Wise Words – Cosmetic Safety

Dr Rebecca Wise
Dr Rebecca Wise

Submitted by Dr Becky Wise

A cosmetic is any product applied to the body or face to improve its appearance. This includes make-up, dyes, lotions, cleansers, defoliants, perfumes/colognes/after-shaves, sunscreen, tooth pastes and whiteners, nail polishes, shaving creams, powers, etc.

These products contain chemicals that can cause allergies, irritate or increase sensitivity, or interact with other chemicals. Allergies and irritation present as redness, swelling, itching, and/or hives, and you should wash off the product immediately if these symptoms occur. However, if the reaction spreads to an area where you did not apply the cosmetic, or your breathing becomes difficult, you should call 911 immediately. There are nearly 4000 agents that are known to cause allergies or skin reactions, but the most common chemicals likely to cause these reactions include:

1. phthalates – these are a chemical plastic, especially in nail polishes. It is known to cause allergies, eczema, and possibly birth defects. In fact, this chemical is banned in Europe.

2. shea butter – often found in lotions and hair products. It may cause a reaction if you are allergic to nuts. The same is true of cocoa butter products and other emollients.

3. triclosan – this chemical is found in soaps, detergents, and sanitizers, so the reaction is most often seen on the hands. If you get irritation, redness, or very dry skin, avoid products with this chemical.

4. balsam – this is a fragrance agent. It can cause sensitivity to the sun causing streaks of brown or red on your skin where it was applied. Be sure to look for products that say “Fragrance Free”. [Note, “Unscented” means it contains extra chemicals to mask a scent or odor, not that it contains no fragrances.]

cosmetics-WEB5. tolulene and formaldehyde – less common now because of its reputation, but other chemicals change into formaldehyde when applied – these are Imidazolidinyl Urea or Quaternium 15. All three of these chemicals are found in hair, nail, and skin products, as well as make-up. They can cause redness and irritation, especially in or near the eyes.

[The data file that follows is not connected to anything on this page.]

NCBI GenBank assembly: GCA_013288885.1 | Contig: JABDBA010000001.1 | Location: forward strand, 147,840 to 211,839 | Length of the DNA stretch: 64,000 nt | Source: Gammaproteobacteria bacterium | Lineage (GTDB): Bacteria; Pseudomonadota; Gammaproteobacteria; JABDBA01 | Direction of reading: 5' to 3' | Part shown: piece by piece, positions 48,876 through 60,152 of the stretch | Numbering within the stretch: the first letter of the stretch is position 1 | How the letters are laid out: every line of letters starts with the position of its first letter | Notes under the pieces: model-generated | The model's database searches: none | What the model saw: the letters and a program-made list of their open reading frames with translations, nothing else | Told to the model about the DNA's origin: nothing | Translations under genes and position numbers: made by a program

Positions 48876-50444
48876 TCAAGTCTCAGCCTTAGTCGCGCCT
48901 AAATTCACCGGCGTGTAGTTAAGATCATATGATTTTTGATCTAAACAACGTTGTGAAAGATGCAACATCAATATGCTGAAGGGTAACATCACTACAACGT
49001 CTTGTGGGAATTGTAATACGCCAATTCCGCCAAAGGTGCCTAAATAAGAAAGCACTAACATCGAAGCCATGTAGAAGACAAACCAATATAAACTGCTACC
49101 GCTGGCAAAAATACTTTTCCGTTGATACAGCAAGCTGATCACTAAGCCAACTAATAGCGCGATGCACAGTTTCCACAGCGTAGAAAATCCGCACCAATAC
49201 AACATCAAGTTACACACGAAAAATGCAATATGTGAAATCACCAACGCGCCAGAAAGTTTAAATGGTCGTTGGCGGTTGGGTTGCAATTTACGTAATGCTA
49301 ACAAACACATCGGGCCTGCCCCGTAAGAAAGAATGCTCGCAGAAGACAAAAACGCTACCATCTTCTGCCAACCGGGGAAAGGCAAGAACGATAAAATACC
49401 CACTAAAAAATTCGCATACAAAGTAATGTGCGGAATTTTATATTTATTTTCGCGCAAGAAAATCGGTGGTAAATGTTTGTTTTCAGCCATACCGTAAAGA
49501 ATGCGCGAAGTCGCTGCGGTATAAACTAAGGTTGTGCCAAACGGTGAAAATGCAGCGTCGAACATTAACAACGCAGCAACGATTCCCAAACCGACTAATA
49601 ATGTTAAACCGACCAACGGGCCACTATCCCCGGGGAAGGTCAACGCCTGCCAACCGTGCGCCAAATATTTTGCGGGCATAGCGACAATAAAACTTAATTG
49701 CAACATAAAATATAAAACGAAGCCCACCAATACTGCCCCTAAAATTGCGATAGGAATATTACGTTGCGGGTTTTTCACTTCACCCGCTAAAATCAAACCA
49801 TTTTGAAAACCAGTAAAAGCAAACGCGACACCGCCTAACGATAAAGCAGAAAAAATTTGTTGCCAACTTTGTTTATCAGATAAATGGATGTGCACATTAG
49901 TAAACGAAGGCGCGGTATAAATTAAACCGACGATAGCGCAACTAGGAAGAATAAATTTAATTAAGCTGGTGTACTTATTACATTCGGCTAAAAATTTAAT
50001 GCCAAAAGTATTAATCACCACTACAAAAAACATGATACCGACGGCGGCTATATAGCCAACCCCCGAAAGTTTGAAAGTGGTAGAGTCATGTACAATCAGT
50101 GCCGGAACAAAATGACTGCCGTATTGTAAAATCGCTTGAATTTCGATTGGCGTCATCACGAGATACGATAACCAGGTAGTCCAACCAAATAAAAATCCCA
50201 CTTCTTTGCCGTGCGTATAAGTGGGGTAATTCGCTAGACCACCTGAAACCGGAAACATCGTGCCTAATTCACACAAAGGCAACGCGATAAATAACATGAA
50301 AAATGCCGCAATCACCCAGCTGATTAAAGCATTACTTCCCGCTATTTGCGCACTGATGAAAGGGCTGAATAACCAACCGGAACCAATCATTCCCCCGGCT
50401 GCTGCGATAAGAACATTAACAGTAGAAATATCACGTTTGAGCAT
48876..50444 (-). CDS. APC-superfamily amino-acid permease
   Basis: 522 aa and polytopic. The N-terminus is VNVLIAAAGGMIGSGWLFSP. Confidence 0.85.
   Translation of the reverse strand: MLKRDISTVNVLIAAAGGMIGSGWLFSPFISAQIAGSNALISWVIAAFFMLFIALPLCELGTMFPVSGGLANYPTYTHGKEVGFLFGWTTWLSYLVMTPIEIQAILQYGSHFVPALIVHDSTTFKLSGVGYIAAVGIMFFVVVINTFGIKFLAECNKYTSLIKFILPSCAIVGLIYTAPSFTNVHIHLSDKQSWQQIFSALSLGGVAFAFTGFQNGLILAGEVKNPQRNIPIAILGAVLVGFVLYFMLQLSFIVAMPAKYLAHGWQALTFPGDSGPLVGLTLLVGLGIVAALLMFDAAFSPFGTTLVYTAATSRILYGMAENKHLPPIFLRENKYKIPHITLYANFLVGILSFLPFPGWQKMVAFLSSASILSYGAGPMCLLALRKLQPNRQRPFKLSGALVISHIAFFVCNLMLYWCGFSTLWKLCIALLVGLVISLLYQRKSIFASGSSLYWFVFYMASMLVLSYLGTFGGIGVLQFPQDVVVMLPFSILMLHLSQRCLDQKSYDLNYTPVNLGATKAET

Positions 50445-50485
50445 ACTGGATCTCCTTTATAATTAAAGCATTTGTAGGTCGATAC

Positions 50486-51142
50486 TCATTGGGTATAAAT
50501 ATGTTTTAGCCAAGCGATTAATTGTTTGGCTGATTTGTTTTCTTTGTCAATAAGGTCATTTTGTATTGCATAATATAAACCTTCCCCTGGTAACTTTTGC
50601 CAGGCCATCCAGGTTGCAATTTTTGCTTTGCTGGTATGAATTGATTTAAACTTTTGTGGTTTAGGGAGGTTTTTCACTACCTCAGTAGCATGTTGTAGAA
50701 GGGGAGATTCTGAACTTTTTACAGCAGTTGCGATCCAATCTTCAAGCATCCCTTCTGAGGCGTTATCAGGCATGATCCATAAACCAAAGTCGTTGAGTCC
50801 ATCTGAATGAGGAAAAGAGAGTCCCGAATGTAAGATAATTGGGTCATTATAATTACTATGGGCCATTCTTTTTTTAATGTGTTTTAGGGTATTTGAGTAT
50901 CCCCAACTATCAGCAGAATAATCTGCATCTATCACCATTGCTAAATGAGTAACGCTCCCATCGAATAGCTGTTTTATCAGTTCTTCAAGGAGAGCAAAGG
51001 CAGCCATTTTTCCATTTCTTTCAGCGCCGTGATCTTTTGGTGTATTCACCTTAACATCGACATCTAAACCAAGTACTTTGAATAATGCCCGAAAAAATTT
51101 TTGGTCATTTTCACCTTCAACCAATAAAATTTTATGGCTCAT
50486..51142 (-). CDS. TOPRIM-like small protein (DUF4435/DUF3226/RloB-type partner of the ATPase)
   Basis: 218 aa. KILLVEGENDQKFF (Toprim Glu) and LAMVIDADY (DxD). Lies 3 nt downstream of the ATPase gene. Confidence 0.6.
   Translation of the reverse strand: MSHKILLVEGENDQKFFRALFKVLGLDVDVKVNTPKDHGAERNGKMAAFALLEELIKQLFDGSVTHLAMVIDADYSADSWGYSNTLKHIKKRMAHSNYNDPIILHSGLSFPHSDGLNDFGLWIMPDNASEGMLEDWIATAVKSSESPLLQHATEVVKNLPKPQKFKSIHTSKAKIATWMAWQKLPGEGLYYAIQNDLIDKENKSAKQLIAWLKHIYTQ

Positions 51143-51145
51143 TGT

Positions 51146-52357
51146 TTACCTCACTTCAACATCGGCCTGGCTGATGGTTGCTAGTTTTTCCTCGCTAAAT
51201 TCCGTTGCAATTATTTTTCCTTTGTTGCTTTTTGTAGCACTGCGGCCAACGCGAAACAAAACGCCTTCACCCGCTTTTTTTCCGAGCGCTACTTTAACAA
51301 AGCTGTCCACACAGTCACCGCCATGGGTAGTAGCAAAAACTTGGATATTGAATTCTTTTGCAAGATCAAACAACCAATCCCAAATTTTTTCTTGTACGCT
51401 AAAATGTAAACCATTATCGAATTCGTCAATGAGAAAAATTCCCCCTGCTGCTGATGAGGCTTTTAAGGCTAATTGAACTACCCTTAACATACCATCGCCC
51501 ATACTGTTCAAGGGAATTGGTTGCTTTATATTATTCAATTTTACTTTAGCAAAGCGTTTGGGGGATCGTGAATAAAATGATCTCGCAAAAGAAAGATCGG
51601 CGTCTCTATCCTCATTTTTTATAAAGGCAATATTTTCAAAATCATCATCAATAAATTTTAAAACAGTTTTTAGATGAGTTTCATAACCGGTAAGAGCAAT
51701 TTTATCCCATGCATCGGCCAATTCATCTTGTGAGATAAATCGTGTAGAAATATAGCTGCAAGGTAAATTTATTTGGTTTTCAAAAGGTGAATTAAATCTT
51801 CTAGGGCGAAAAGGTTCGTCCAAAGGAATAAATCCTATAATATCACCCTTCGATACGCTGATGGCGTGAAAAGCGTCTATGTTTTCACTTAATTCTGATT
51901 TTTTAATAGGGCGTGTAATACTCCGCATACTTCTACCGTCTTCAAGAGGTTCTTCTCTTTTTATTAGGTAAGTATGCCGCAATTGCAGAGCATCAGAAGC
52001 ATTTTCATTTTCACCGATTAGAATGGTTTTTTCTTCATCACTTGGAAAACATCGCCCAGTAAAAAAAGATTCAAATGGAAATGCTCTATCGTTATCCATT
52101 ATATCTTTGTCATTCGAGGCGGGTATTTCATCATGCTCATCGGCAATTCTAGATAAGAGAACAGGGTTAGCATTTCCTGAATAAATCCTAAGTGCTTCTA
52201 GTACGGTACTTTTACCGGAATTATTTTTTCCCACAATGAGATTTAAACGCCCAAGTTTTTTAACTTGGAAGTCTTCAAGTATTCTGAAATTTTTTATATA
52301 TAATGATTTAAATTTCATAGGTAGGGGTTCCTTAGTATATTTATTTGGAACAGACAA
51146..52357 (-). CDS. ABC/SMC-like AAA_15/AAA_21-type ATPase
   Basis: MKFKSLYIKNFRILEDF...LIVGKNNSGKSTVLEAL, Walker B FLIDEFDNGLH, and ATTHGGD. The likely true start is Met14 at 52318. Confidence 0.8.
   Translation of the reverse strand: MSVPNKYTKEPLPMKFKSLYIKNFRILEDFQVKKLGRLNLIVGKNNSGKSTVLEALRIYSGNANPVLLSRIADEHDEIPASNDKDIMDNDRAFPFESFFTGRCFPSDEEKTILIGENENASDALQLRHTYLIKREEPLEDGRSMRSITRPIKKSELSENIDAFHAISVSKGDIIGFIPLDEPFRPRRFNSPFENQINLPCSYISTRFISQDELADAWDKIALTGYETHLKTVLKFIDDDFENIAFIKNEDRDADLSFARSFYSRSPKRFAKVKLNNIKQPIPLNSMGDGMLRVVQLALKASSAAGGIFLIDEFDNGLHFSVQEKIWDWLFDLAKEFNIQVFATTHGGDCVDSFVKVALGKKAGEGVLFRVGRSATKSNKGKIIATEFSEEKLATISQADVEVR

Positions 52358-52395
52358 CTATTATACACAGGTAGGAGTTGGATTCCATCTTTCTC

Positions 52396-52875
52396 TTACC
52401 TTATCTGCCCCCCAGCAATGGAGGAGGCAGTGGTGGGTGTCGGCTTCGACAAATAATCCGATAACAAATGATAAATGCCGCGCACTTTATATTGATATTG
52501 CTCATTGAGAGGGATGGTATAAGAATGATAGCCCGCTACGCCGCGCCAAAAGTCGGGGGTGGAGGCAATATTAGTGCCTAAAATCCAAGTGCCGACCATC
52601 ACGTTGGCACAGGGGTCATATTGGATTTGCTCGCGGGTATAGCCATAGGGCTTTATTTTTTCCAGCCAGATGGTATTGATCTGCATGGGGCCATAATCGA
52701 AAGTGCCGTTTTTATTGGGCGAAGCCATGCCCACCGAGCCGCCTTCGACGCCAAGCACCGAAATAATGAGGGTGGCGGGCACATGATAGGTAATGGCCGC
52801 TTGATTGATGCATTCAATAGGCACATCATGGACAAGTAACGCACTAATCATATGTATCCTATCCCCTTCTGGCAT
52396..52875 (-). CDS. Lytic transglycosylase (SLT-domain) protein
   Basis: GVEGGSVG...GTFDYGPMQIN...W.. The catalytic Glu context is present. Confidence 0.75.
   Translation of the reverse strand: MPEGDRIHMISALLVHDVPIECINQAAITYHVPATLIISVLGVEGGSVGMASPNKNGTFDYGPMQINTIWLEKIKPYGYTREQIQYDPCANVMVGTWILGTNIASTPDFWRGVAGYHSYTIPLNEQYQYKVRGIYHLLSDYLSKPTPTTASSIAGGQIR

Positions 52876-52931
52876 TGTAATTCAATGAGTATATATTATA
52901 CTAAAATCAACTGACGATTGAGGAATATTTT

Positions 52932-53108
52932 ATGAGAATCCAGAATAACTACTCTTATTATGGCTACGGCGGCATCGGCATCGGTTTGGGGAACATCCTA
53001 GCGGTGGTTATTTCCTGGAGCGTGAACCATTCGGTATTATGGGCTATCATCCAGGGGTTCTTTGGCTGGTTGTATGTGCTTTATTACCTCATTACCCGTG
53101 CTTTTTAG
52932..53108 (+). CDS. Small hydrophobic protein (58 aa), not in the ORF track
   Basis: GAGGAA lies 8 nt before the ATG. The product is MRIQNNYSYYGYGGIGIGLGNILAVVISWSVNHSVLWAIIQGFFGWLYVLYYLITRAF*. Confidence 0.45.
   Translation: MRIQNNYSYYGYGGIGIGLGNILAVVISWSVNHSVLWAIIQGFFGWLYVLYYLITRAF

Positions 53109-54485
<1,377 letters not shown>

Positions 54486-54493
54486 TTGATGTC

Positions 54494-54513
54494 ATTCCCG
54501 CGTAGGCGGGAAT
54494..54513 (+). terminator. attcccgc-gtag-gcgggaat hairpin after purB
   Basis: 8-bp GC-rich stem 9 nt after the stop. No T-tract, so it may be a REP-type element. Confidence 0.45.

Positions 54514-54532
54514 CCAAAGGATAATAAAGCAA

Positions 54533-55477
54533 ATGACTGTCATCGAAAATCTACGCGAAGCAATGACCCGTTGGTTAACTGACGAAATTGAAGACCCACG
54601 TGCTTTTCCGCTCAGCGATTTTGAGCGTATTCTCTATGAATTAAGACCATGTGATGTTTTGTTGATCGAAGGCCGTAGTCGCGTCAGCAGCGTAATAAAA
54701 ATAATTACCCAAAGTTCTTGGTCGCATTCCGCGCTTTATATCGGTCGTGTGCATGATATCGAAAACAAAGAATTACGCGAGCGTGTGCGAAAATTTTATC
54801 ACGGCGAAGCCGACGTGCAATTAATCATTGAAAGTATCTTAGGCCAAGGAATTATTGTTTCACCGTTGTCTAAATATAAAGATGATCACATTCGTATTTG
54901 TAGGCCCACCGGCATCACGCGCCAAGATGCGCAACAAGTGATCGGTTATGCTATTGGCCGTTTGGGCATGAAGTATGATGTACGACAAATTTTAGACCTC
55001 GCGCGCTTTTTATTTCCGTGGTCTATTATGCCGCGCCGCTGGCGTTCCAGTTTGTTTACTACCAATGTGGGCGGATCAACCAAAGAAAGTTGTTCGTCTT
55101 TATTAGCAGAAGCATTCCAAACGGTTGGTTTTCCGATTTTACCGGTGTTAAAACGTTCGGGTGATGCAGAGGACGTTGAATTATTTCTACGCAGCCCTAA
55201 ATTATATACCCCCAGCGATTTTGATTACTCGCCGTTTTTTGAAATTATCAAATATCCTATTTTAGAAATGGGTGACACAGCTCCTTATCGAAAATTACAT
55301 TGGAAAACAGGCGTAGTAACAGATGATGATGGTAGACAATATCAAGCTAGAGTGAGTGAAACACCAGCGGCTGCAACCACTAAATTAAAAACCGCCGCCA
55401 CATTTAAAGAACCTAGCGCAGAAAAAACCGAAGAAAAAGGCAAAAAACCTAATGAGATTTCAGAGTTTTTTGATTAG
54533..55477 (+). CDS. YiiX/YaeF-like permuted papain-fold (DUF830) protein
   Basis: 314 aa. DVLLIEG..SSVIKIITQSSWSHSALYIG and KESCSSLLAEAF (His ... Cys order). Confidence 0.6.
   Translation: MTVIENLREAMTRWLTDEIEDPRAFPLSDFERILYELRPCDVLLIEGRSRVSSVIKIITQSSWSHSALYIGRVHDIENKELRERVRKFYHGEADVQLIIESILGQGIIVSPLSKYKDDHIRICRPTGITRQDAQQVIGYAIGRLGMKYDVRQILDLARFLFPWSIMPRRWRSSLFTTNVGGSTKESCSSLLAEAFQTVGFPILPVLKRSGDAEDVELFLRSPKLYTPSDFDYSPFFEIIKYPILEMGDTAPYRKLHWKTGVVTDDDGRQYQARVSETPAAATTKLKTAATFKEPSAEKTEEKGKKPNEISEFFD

6. parabens – product names include methyl-, propyl-, or benzyl- hydroxybenzoate. These are found in nearly every topical product from lip balms to hair products to foot scrubs. They cause redness and/or rashes in folks who are allergic.

7. some acids – specifically azelaic, alpha hydroxyl, benzoic, lactic, and sorbic – can cause sensitivity in some people, and are found in many products. If you are noticing a uncomfortably “hot” or burning feeling, stop using the product immediately. However, the most common acidic reaction is from cinnamon. This is found in toothpastes and lip balms and cause itchy lips or even lesions or sores around or inside your mouth. If these occur, do not use products containing cinnamon.

8. paraphenylenediamine (PPD) – is also called “coal tar” and is found in hair dye, and sensitivity to it increases with age. It will cause a rash or even burn the skin anywhere it is applied, but is worse on your ears, neck, and forehead. If you get this product in your eyes, you should flush with water for at least 2 minutes, and you may need to go to the emergency room. Instead, choose products that have PPD-free labels, or use henna-rinses instead of permanent dye.

9. retinoids – these chemicals are “vitamin A” substances in anti-aging and anti-acne products. They cause redness and dryness, and can increase your skin’s sensitivity to the sun.

10. aluminum – found in antiperspirants, can cause dryness, itching, and red bumps.

11. other metals – some make-up contains “sparkle” or “glitter” which are generally tiny flakes of metal. These can cause irritation, especially in the eyes, and the worst offenders are lead, chromium, and cobalt. Zinc is often found in sunscreens/sunblocks so avoid it if you have a reaction to it.